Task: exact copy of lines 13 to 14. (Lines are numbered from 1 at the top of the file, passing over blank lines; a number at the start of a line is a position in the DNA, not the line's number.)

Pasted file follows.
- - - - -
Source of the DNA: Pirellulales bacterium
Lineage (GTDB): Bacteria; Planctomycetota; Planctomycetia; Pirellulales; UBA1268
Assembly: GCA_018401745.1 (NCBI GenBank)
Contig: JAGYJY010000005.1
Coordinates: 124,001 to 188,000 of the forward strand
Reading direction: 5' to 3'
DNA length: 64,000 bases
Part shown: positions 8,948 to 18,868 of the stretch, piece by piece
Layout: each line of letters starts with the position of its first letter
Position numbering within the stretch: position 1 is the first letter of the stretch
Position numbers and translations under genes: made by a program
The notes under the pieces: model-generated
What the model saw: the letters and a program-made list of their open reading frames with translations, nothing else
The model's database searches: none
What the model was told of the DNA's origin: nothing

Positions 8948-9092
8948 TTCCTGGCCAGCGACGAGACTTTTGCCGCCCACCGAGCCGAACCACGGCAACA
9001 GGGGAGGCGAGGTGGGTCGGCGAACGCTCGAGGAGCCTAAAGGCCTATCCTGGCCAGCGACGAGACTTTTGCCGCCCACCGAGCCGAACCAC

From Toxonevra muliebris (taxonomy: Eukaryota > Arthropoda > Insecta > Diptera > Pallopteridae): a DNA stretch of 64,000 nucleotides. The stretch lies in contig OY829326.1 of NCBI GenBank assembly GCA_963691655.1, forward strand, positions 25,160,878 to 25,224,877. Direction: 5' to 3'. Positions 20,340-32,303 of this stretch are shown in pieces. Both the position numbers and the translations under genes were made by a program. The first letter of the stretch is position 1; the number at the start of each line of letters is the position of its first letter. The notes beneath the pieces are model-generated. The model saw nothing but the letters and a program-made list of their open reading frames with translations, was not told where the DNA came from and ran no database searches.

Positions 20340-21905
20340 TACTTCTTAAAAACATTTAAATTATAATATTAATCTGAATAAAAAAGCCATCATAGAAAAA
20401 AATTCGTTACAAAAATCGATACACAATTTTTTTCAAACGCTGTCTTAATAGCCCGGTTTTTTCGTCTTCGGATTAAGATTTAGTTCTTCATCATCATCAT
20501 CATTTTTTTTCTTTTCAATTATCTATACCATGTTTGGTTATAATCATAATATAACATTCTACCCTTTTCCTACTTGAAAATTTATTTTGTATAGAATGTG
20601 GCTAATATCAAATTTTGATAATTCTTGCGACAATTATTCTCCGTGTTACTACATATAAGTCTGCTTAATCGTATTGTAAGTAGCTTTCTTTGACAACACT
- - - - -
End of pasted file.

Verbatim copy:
What the model saw: the letters and a program-made list of their open reading frames with translations, nothing else
The model's database searches: none